World is broken even during Christmas
The images out of Aleppo are simply heartbreaking. Bombed out neighborhoods. Fleeing civilians dragging suitcases. Injured and dead children.
On Friday, evacuations of civilians were halted after the Syrian government and rebels began shooting at each other again. Thousands of people were trying to flee villages caught in the middle of the 5-year-old civil war. Thousands made it out before the firing resumed.
Syrian President Bashar Assad called the evacuations a historic event comparable to the birth of Christ. The survivors were leaving the last sliver of opposition-held Aleppo, The Associated Press reported. For Assad, the victory puts most major cities under his control and could mean the beginning of the end of the war.
The evacuations — and the five years of bloodshed that preceded them — are a lot of things but an event comparable to the birth of Christ is not one of them.
The world that looked upon Syria’s dying civilians and did nothing could more accurately compare it to the slaughter in Rwanda in 1994 or the 1995 siege of Srebrenica. A U.N. official described it as “a black chapter in the history of international relations.”
Since the war began, an estimated 400,000 people have been killed and millions have fled Syria.
What’s happened in Aleppo has been especially disturbing. The city was the main base for rebel forces and Assad often targeted it, dropping bombs on innocent civilians trapped there.
Here in America, we can easily ignore what’s happening in Syria. The nightly news more often has stories about Donald Trump’s ongoing Twitter wars with various people than it does about the slaughter of these innocent people. When a photo of a father carrying a toddler injured by a bomb makes its way onto Facebook, we can easily scroll past it. We can dismiss the atrocity and pretend it’s not happening.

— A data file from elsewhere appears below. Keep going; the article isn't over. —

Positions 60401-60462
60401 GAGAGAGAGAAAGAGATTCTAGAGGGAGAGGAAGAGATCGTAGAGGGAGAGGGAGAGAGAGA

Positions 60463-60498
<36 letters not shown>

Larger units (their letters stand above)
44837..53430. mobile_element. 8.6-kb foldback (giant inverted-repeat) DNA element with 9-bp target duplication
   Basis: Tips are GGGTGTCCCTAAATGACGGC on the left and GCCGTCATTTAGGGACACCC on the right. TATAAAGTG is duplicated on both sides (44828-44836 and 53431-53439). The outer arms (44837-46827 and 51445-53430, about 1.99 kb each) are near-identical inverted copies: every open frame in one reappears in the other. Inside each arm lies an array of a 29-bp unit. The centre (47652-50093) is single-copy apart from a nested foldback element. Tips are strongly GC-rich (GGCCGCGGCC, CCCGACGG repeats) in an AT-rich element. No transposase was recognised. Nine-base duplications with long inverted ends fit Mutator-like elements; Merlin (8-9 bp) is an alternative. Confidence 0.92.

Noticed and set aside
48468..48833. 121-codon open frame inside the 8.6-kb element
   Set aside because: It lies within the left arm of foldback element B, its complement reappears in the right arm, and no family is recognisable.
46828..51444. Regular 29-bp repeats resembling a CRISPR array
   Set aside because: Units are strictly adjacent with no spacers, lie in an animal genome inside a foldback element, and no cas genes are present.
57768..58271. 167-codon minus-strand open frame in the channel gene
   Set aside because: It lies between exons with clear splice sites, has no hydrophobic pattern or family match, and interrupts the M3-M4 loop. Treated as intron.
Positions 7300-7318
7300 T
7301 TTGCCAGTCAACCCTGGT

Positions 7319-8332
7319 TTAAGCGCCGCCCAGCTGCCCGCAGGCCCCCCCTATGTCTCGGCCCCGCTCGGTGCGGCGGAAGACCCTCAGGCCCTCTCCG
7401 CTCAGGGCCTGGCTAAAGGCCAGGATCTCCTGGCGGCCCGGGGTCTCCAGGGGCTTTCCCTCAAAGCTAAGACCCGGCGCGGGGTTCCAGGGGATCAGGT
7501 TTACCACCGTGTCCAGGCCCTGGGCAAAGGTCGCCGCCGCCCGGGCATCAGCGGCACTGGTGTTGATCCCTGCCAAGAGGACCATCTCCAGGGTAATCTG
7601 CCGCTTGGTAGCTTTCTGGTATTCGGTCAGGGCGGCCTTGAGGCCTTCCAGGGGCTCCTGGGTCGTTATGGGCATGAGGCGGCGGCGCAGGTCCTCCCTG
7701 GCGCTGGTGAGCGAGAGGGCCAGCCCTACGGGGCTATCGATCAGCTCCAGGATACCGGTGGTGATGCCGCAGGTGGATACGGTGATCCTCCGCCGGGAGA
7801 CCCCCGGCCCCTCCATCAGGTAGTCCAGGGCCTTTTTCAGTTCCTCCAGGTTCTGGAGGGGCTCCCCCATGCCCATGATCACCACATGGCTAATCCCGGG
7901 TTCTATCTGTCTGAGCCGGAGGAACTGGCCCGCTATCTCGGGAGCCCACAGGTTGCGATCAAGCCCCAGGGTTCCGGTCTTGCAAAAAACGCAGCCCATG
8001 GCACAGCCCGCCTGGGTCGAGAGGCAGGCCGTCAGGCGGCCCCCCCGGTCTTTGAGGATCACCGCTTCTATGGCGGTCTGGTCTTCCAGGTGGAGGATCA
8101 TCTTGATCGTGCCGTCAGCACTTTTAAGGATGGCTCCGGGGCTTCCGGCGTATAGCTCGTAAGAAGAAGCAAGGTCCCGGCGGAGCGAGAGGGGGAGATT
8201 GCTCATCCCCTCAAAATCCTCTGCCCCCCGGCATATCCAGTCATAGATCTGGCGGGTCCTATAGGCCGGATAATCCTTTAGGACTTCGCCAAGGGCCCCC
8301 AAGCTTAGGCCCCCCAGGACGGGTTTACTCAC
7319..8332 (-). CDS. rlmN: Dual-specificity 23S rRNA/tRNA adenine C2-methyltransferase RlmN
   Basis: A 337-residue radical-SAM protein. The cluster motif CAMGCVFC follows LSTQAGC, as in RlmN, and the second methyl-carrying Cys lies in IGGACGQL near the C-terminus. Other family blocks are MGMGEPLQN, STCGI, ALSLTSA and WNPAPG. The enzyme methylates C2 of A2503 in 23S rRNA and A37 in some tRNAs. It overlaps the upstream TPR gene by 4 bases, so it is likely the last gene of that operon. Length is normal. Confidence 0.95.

But those fleeing Aleppo can’t. They’ve lived under constant bombings for years. They’ve run out of food, water and shelter. They’ve watched their children die. They’ve watched as their homes were leveled. And now, their best hope is to leave. But to where?
No matter your political views on Assad, the rebels or Russia’s involvement in the conflict, surely we can all agree that the slaughter of innocent civilians is unacceptable.
What has happened in Syria is a reminder that humanity is littered with evil men who do evil things. History is full of their works: in Armenia, at the Holocaust, in Cambodia, Rwanda, Bosnia and Darfur.
Aleppo will join the list of atrocities that the world will look upon and ask: “Why didn’t we do more?”
As Christmas approaches, remember Assad’s words about the birth of Christ. The tragedy Assad is responsible for bears no resemblance to the birth of the Messiah. But it’s a reminder that the world is broken and it will take the return of Christ to put it back together.
Luke Horton is publisher of The Daily Leader. Email him at email@example.com.